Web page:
Then a wider, level place. And then down again, longer this time. A fall here and you won’t be able to stop yourself until you tumble over the 75’ sheer drop that leads to AREA TWO. Proceed! With Caution. D 3-10 plus 11-40 (the sheer drop: roll 1d4 for tens, roll 1d10 for ones). Lucky you, the pit lands you in water. If wearing armor, you’ll sink. CON check to avoid losing consciousness with the impact. Drowning typically occurs in less than one minute of unintentional submersion.
Of course, if you pay proper attention during the descent, you’ll find an elaborate ladder and catwalk system allowing for a creaking, swaying descent. Think of the world’s worst spiral stair, and you’ll be on the right track.
But ferrous metals don’t like salt, no, no. The supports might break, especially if more than 400 lbs. of curious adventurers set foot on it at one time. The catwalk might sway from side to side across the drop beneath, with one or more characters on it: a nightmare and primitive carnival ride. Best of all, it might fall as the last character descends, making a rapid retreat all that much more difficult later on, when you might need it.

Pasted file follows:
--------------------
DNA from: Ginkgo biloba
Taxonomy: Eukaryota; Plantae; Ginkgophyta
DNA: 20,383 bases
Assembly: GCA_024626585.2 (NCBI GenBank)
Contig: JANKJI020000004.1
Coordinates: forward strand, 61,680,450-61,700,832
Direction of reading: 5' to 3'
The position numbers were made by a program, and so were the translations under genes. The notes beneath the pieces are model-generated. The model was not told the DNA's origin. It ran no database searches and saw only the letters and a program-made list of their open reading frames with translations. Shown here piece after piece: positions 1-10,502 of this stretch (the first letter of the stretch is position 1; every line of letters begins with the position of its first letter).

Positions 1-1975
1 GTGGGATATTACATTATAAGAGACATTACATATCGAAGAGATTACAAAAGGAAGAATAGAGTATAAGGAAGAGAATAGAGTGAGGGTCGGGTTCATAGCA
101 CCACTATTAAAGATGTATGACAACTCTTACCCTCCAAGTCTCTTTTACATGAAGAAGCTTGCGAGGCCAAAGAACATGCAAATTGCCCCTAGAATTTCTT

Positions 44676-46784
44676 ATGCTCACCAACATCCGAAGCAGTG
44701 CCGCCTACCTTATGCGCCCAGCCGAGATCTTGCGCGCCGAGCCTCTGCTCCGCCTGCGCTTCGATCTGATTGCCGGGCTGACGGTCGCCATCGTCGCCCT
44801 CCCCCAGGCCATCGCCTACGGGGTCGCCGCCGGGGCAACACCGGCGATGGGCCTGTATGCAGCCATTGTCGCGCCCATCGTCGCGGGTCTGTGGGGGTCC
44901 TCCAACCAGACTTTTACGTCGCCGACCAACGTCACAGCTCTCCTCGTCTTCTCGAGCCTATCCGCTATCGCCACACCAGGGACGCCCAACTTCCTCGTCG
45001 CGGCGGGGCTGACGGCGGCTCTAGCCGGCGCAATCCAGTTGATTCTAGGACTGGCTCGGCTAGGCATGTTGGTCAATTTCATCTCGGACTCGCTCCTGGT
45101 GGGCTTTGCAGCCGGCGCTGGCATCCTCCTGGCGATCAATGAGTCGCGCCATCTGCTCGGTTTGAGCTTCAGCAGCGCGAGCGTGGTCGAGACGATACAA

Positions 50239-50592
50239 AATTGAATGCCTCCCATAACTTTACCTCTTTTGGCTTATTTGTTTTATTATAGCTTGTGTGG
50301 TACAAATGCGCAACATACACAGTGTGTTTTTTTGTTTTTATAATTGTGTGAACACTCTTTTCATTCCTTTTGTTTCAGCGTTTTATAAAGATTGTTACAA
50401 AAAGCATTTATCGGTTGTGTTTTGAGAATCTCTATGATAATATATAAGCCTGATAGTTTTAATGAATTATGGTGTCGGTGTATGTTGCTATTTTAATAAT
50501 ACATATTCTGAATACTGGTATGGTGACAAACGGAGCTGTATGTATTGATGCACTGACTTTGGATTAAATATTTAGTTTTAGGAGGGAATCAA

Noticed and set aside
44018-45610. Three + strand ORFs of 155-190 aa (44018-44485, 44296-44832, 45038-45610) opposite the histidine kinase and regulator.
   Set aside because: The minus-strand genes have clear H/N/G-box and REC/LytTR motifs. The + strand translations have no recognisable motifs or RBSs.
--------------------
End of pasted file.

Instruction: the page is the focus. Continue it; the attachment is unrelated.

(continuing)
Why is the catwalk system in such poor condition? Well, aside from corrosion, there haven’t been acolytes to maintain it in, oh, a century and a half. Time to call an injury malpractice lawyer…
Speleothems cascade down the walls and hang from the ceiling. A saltwater lake below, ever so dark. More frightening than it is dangerous. No monsters here, but there are fish aplenty, washed in on occasion by the waves, and one of these is a salmon of tremendous size, now blind and gone white, the sort of thing that, as it ripples the darksome waters, can frighten even a seasoned troop of adventurers. But it won’t harm you, no. Although it might butt up against you, just to see if you’re edible.